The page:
The National Oceanic and Atmospheric Administration has selected the University of Washington to host a Pacific Northwest research institute focusing on climate, ocean and coastal challenges, supported by a five-year award worth up to $300 million.
A satellite mission that bounces laser light off the ice sheets of Antarctica and Greenland has found that hundreds of billions of tons’ worth of ice are being lost every year due to Earth’s changing climate.
Scientists involved in NASA’s ICESat-2 project report in the journal Science that the net loss of ice from those regions has been responsible for 0.55 inches of sea level rise since 2003. That’s slightly less than a third of the total amount of sea level rise observed in the world’s oceans over that time.
To track how the ice sheets are changing, the ICESat-2 team compared the satellite’s laser scans with similar measurements that were taken by the original ICESat spacecraft from 2003 to 2009. (ICESat stands for “Ice, Cloud and Elevation Satellite.”)
“If you watch a glacier or ice sheet for a month, or a year, you’re not going to learn much about what the climate is doing to it,” Ben Smith, a glaciologist at the University of Washington and lead author of the Science paper, said in a NASA news release. “We now have a 16-year span between ICESat and ICESat-2 and can be much more confident that the changes we’re seeing in the ice have to do with the long-term changes in the climate.”
The National Oceanic and Atmospheric Administration says it has forged a new agreement with Vulcan Inc., the Seattle-based holding company created by the late Microsoft co-founder Paul Allen, to share data on ocean science and exploration.
The memorandum of understanding builds on an existing relationship between NOAA and Vulcan.
“The future of ocean science and exploration is partnerships,” retired Navy Rear Admiral Tim Gallaudet, assistant secretary of commerce for oceans and atmosphere and deputy NOAA administrator, said today in a news release. “NOAA is forging new collaborations, such as the one with Vulcan, to accelerate our mission to map, explore and characterize the ocean, which will help NOAA support the conservation, management and balanced use of America’s ocean and understand its key role in regulating our weather and climate.”
Vulcan CEO Bill Hilf said the agreement furthers his company’s mission, which includes developing new technologies for conservation and addressing environmental challenges relating to the world’s oceans. Vulcan’s projects include the Allen Coral Atlas, which uses satellite imagery and other data sets to monitor the health of coral reefs; and Skylight, which provides real-time intelligence about suspicious maritime activity.
A comparison of weather records since 2000 with similar time frames in past centuries has led researchers to conclude that we’re in the midst of a megadrought of historic proportions.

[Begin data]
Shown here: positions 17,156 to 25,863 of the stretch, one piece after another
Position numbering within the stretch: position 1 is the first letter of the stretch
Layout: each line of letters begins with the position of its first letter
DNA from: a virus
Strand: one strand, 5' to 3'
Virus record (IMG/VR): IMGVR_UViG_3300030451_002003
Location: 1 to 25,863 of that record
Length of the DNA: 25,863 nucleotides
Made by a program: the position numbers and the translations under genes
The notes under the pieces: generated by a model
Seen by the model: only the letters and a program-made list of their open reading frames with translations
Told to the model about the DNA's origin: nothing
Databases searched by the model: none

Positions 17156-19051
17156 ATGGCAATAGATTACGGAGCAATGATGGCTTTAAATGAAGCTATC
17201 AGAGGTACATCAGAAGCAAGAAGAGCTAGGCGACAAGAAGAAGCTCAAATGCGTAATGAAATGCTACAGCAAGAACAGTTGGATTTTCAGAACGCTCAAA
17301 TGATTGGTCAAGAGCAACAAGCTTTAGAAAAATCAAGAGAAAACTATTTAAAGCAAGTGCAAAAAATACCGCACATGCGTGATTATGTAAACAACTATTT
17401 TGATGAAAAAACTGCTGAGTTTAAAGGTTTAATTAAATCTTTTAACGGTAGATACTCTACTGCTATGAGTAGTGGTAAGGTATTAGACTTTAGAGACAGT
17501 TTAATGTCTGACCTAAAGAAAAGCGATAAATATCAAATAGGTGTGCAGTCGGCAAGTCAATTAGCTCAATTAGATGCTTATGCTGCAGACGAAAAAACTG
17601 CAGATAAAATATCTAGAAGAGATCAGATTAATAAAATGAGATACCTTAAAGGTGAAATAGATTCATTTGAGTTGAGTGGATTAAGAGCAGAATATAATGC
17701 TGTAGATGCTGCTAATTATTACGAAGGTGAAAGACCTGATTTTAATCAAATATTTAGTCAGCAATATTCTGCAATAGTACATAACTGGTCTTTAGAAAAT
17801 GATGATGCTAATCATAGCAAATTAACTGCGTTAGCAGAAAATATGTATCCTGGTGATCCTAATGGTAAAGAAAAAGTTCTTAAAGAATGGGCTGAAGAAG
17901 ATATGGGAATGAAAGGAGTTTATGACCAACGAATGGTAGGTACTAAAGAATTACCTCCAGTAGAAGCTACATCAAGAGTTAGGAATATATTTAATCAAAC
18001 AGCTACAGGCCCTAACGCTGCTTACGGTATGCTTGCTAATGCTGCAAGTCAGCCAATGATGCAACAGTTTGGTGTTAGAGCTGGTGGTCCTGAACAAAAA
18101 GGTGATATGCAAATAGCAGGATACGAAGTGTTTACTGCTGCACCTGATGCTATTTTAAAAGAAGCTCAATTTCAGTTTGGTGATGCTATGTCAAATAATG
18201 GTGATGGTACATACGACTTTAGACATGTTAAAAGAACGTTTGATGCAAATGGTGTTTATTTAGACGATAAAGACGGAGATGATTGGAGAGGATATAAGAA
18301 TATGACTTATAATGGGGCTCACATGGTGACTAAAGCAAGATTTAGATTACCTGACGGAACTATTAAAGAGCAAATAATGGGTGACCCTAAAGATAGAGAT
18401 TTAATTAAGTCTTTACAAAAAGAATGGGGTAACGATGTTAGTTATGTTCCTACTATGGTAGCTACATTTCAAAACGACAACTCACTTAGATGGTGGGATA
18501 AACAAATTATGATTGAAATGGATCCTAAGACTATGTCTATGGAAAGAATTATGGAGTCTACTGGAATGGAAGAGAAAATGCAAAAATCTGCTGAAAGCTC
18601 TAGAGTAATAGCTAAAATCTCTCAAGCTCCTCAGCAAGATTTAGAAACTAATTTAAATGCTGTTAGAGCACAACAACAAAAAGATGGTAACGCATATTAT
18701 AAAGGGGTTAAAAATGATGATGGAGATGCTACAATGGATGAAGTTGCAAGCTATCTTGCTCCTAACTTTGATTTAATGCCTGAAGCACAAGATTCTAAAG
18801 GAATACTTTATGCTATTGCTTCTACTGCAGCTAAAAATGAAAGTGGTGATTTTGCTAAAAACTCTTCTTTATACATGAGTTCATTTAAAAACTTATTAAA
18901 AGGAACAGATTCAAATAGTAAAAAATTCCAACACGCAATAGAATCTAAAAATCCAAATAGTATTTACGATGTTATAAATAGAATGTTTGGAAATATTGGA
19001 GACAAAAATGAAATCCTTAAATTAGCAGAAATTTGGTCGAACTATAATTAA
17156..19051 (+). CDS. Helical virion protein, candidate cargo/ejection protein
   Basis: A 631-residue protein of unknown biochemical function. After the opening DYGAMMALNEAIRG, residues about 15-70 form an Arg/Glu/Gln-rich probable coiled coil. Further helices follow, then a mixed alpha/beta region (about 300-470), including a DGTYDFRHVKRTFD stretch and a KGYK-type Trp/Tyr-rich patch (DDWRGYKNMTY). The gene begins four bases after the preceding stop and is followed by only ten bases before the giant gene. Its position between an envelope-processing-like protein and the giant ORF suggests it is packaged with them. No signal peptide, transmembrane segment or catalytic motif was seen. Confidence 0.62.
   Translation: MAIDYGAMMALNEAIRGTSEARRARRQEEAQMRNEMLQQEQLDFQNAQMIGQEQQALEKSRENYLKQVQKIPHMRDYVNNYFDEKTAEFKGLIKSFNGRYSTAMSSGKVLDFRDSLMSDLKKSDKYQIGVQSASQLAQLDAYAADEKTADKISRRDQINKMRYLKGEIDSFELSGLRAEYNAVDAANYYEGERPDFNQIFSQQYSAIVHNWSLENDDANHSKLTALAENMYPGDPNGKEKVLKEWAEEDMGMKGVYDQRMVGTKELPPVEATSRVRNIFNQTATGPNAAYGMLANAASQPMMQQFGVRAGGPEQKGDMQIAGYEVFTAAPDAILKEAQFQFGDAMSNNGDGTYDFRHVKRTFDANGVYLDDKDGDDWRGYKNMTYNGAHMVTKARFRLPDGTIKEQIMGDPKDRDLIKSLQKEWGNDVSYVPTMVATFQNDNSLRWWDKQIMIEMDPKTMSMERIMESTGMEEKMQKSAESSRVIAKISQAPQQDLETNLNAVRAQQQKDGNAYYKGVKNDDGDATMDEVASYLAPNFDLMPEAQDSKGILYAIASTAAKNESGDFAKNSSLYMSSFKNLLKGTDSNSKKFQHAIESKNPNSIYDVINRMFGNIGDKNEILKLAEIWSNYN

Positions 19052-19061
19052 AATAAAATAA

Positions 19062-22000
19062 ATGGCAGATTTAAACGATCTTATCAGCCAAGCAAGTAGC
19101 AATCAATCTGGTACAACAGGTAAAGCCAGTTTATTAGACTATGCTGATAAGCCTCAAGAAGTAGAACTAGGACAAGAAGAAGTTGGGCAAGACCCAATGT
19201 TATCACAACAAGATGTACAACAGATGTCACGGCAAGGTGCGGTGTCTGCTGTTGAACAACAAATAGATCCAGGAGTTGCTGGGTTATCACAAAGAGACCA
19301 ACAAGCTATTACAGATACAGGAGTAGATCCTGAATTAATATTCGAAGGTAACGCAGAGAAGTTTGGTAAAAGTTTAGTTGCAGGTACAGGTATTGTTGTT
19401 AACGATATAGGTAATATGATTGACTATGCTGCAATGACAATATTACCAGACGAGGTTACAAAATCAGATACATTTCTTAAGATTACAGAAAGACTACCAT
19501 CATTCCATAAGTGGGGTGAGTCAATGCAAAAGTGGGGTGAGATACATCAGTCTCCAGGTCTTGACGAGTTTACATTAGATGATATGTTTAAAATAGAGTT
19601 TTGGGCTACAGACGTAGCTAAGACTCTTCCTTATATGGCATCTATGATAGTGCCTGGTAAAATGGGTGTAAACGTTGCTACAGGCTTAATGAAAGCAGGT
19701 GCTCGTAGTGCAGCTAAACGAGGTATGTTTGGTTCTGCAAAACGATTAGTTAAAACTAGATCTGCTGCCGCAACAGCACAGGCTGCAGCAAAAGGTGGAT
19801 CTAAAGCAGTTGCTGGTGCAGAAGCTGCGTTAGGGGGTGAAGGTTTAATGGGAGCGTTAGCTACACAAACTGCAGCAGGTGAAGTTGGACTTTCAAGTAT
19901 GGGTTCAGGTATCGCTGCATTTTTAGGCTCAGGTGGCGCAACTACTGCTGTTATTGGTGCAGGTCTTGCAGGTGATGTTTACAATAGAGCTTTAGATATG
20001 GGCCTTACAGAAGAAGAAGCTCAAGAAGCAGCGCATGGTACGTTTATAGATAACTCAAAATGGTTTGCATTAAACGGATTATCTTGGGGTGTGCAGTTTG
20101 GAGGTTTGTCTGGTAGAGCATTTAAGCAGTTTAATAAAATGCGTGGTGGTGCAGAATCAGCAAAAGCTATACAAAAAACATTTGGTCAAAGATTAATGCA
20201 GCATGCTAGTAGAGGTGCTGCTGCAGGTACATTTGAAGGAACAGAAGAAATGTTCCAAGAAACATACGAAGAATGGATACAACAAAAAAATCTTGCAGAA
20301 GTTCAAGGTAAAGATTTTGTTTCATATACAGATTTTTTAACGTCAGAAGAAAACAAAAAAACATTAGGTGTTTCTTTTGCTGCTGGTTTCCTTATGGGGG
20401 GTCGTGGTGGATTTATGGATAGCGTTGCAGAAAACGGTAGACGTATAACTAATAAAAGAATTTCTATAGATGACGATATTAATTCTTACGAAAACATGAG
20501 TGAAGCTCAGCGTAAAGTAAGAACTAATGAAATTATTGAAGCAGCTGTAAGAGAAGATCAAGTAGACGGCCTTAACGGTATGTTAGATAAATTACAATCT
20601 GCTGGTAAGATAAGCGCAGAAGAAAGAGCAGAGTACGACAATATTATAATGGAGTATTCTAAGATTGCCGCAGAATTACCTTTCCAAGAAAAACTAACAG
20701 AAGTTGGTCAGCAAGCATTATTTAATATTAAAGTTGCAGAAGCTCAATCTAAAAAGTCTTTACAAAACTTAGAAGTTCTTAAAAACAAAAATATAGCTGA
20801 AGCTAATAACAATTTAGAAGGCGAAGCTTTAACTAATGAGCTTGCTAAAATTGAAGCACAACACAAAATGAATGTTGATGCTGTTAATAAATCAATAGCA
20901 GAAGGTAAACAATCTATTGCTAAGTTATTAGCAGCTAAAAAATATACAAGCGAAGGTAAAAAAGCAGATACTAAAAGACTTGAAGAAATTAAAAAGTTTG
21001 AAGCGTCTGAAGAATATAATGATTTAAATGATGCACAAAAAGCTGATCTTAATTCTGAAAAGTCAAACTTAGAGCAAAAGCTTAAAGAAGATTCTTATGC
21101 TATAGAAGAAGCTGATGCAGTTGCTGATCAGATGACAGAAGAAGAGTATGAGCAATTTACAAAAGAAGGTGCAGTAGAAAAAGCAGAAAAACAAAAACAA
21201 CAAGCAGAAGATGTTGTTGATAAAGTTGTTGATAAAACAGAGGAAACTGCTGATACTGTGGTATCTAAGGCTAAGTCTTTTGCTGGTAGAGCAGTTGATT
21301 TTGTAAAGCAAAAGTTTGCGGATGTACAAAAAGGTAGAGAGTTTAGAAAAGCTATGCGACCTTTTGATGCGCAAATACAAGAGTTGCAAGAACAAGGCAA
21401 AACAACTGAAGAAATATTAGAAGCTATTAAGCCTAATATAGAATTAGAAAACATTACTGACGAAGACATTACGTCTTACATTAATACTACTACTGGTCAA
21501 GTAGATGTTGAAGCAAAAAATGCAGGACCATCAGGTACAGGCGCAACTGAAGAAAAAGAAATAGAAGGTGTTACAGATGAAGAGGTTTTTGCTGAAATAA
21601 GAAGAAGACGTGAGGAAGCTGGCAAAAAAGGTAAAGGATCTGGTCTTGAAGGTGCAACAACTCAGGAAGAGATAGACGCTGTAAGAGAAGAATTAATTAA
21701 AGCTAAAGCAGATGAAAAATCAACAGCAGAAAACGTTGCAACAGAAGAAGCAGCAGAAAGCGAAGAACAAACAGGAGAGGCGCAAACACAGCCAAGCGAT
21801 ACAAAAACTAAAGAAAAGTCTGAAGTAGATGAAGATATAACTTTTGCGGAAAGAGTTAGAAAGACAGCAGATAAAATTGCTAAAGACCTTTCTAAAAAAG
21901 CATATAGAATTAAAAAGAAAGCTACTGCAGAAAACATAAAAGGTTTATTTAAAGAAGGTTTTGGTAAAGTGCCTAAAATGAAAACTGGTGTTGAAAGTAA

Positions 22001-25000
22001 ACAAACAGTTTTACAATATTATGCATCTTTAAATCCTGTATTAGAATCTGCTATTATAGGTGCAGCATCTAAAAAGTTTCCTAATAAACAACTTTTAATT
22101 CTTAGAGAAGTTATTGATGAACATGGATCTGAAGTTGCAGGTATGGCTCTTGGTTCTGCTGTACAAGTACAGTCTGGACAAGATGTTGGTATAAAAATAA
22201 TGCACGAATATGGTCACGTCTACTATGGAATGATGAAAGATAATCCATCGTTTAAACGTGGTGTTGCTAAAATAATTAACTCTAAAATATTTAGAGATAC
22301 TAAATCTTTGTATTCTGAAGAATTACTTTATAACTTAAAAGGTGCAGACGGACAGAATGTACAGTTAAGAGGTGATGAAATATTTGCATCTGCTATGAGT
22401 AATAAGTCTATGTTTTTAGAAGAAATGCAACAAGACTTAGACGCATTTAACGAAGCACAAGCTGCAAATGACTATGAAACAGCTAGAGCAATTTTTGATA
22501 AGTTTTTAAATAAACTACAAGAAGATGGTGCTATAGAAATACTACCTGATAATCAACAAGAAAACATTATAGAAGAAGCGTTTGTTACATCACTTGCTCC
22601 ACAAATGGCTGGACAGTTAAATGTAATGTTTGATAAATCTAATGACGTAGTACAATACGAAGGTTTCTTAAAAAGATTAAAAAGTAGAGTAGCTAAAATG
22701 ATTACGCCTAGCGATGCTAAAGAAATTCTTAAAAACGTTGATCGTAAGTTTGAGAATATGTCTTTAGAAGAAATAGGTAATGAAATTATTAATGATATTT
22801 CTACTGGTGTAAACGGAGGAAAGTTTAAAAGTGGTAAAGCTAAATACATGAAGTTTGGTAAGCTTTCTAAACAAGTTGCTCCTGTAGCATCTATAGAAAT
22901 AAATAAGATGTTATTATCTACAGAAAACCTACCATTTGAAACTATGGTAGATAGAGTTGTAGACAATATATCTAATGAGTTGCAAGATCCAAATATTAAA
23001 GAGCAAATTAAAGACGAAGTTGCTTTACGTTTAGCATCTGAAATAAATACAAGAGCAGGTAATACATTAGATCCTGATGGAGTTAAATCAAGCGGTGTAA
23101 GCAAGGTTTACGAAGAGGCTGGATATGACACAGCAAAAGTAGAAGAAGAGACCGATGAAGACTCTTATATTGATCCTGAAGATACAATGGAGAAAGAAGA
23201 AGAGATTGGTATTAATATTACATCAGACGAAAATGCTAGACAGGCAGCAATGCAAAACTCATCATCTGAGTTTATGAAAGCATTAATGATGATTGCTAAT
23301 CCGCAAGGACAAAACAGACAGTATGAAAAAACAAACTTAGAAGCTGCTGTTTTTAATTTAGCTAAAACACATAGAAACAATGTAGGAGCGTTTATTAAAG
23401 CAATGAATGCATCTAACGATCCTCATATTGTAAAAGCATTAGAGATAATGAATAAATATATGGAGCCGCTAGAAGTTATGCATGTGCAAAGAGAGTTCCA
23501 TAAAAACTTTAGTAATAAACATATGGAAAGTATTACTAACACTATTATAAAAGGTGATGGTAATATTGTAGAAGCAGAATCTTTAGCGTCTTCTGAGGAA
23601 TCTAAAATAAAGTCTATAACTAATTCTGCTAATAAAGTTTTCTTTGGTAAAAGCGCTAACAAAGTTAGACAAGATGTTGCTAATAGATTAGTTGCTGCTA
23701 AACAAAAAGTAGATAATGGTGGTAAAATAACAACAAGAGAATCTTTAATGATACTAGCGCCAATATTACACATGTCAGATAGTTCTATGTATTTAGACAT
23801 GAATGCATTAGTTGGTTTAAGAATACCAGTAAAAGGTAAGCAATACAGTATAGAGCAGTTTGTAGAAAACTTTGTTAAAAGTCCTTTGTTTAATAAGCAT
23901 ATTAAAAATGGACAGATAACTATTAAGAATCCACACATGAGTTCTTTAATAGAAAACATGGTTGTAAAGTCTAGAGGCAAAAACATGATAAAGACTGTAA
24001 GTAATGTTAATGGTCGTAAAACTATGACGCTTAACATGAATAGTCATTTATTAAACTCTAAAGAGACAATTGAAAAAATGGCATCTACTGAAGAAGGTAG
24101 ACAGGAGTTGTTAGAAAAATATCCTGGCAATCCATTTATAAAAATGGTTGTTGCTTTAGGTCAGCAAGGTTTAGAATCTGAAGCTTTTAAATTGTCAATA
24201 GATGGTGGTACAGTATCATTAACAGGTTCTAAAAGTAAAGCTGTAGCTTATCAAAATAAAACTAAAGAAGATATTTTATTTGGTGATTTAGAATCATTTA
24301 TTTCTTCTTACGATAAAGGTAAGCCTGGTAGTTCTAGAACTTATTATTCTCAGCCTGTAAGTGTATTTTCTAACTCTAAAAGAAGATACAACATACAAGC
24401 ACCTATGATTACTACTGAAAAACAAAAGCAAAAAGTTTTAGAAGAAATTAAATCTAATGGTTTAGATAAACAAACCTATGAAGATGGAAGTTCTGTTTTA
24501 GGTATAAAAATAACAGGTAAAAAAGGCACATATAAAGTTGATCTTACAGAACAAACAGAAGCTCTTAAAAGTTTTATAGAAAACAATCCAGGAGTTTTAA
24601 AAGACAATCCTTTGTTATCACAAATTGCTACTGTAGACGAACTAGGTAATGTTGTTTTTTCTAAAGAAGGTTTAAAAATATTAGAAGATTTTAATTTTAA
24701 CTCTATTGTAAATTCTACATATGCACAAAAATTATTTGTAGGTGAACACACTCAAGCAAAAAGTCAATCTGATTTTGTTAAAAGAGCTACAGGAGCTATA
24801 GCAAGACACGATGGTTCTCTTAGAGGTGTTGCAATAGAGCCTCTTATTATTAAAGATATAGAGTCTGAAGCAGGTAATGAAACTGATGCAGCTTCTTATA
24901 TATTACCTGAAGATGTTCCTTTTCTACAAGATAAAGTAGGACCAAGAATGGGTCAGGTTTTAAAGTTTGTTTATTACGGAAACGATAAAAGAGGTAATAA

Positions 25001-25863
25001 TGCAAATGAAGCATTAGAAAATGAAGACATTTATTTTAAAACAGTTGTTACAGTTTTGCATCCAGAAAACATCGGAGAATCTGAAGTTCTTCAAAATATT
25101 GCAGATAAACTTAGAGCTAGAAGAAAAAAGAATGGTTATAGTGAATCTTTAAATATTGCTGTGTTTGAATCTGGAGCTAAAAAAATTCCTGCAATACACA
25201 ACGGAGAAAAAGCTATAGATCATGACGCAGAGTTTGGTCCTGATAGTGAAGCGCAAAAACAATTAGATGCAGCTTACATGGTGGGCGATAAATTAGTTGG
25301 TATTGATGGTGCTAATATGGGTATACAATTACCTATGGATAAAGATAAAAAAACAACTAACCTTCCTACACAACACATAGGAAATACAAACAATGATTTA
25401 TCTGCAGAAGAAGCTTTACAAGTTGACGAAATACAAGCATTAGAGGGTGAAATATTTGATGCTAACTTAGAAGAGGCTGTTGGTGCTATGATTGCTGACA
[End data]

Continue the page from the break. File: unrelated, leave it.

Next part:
The assessment draws upon tree-ring data from nine Western states, stretching from Oregon and Idaho down through California and New Mexico, plus part of northern Mexico. The patterns in the tree rings served to track annual soil moisture going back to the ninth century.
Researchers saw evidence for dozens of droughts across the region over the centuries, but four periods of extreme aridity stood out, in the late 800s, the mid-1100s, the 1200s and the late 1500s. The fourth megadrought, which lasted from 1575 to 1603, was the worst of the bunch.
Since then, there have been no droughts on that scale. Until now.
In this week’s issue of the journal Science, the research team reports that the 19-year period beginning in the year 2000 has been almost as dry as the worst 19-year period of the 1575-1603 megadrought, based on soil moisture readings.
Amazon CEO Jeff Bezos says he’s launching a $10 billion Bezos Earth Fund that will issue grants aimed at addressing climate change — a move that comes less than a month after hundreds of Amazon employees criticized what they saw as the company’s weak commitment to tackling the issue.
“Climate change is the biggest threat to our planet,” he wrote. “I want to work alongside others both to amplify known ways and to explore new ways of fighting the devastating impact of climate change on this planet we all share.”
He said the first grants to scientists, activists and non-governmental organizations would be issued this summer.
Years ago, Microsoft co-founder Paul Allen backed a project called the Great Elephant Census that highlighted a crisis for Africa’s elephant population, brought about primarily by illegal poaching.
Allen passed away last year at the age of 65, but the software-based successor to that project, known as EarthRanger, lives on. What’s more, EarthRanger has adapted to dramatic changes — not only in the challenges facing Africa’s endangered elephants, but also in the way old and new technologies are being used to address those challenges.